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Updated per information received from Terry Halvorson
Updated per information received from Merlin Williams
I’m surprised there aren’t any clarifying comments regarding the WW I book and the various ethnic instruments.
All the penny whistles, recorders, and pan pipes are written, with a few gray areas about the proper octave, in concert pitch. So, unless you are really very adept at transposing for the instrument at hand, it would be beneficial to rewrite many of the parts. I transposed all the penny whistle parts into “D” to more closely match the fingering of the silver flutes. (I also, more sacrilegiously, transposed all the alto and sopranino recorder parts to match the soprano recorder fingerings–again, with the intent of keeping the fingering as similar as possible regardless of what instrument I held. That is, a written G would be played with all three fingers of the left hand no matter which penny whistle or recorder–or flute–was in use.)
First off, and the easiest to discuss, in the book the pan pipes have a written range from A above middle C to F an octave + min 6th higher (3 ledger lines). All the parts are diatonically in C Major, so you’ll need an instrument to cover that range in that tonality. (All my comments, of course, assume the original keys are kept.)
The passages for the recorders and penny whistles sometimes do not match the octave(s) as they are in the score. (Sometimes they do and are not particularly effective in that particular range!) Some experimentation might be in order.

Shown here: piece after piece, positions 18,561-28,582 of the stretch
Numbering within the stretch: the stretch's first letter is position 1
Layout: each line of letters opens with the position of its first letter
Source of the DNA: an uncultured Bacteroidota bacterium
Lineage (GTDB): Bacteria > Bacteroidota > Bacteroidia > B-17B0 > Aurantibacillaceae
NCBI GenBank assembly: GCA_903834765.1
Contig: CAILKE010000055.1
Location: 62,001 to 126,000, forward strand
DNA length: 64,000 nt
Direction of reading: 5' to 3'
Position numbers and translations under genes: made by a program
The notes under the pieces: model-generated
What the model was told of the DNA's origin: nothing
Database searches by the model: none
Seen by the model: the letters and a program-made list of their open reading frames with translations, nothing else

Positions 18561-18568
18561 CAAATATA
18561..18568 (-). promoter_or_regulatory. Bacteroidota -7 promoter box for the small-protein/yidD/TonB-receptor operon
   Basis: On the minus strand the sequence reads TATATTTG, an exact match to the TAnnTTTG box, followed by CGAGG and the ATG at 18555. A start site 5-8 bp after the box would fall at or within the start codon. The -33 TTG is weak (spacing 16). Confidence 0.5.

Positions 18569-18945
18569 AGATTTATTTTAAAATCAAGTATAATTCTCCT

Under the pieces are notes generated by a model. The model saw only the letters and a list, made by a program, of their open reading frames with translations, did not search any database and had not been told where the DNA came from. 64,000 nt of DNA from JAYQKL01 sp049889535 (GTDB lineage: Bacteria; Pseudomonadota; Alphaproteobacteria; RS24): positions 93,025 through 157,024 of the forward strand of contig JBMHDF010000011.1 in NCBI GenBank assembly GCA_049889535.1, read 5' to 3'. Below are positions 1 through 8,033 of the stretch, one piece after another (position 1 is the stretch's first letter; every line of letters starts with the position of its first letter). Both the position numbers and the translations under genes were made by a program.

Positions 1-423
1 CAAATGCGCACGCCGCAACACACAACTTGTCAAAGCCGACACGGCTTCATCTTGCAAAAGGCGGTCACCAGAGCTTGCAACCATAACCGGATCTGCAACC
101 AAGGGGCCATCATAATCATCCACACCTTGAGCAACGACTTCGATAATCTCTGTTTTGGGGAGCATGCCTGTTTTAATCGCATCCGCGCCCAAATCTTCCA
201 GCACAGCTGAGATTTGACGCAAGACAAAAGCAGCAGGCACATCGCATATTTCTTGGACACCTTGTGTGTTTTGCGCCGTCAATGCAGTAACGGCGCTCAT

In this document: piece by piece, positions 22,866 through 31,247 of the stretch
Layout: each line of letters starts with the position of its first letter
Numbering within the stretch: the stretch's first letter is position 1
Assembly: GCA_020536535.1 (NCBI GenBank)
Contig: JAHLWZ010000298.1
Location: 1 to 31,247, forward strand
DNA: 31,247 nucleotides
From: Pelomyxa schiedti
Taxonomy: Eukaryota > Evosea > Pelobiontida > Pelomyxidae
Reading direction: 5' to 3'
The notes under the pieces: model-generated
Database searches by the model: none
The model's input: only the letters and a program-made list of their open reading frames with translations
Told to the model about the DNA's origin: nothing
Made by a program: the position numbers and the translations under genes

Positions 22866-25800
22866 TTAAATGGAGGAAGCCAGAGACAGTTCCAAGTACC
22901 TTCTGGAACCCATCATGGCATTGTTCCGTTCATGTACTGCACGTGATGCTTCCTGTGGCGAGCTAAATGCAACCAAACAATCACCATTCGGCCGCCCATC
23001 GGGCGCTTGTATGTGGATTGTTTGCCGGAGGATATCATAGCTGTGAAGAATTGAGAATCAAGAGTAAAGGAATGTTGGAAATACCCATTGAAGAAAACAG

The penny whistles listed are accurate, but there are a couple spots that are questionable. In #22 Wick, it is not clear in one spot which instrument should be played, the high soprano in D or the at pitch tenor in D. Then there is #24 Come Spirit, Come Charm. Again, which D p.w. should be used is debatable. It’s almost at the extreme top of the tenor range, and one note too low for the soprano. There is also one 8 bar passage that is just impractical on any p.w., much less the ones in D: fairly rapid configurations around C7 flat 5, as well as mixed E-flat/naturals and A-flat/naturals. This whole passage is better off on regular flute.
As for the recorders, the only mistake is in #9 It’s A Maze. The opening sopranino recorder part is mistakenly notated as if it was a soprano/tenor recorder. This same passage also has an octave issue: Play it in the written octave and it would be very shrill. Take it down an octave and you dip below the range on the instrument. It’s quite possible that this passage should have been written to be played on soprano instead of sopranino.
As mentioned before, I rewrote a lot of my parts to standardize the fingering between all the disparate instruments. For most people playing the book, who are likely going to be primarily classically-trained flutists/doublers, I would highly suggest a similar approach, often referencing the score to double-check the correct pitches and octaves.
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